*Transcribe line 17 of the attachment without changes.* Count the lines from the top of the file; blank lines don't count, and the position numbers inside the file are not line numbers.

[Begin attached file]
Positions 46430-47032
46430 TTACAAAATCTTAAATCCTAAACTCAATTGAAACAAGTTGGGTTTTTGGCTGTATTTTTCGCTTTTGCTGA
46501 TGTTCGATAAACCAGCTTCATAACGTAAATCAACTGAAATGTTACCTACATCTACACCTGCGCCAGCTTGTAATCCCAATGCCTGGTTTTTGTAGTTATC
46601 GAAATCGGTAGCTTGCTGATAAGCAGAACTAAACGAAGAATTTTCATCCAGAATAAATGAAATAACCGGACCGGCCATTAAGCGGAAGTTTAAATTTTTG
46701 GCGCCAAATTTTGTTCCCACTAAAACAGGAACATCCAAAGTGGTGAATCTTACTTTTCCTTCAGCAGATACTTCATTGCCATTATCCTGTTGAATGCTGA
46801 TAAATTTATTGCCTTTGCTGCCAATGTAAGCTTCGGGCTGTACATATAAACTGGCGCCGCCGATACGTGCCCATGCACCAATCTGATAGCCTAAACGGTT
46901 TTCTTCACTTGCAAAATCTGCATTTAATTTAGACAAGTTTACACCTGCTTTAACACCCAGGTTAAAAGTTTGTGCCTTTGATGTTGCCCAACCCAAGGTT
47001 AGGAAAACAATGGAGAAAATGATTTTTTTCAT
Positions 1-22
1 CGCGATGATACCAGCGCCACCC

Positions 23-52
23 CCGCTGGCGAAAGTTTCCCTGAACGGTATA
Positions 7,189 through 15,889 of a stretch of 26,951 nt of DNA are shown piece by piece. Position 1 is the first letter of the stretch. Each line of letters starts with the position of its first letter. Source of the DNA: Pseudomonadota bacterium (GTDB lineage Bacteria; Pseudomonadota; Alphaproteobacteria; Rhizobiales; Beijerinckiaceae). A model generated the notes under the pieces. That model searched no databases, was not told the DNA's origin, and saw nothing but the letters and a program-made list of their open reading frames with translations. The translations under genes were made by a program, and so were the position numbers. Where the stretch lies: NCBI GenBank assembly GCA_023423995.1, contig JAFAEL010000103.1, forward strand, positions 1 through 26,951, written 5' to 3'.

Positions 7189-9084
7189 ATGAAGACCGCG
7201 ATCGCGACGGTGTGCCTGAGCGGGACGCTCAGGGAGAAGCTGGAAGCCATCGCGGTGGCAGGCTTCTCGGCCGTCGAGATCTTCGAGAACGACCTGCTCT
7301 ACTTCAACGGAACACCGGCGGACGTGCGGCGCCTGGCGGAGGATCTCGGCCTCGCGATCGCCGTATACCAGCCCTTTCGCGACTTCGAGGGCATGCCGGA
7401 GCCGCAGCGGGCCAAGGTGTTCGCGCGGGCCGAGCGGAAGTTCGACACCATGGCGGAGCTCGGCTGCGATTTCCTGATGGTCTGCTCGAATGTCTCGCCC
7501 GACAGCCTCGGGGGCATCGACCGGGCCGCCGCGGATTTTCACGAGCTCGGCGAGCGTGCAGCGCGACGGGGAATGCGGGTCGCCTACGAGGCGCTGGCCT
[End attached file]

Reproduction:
7301 ACTTCAACGGAACACCGGCGGACGTGCGGCGCCTGGCGGAGGATCTCGGCCTCGCGATCGCCGTATACCAGCCCTTTCGCGACTTCGAGGGCATGCCGGA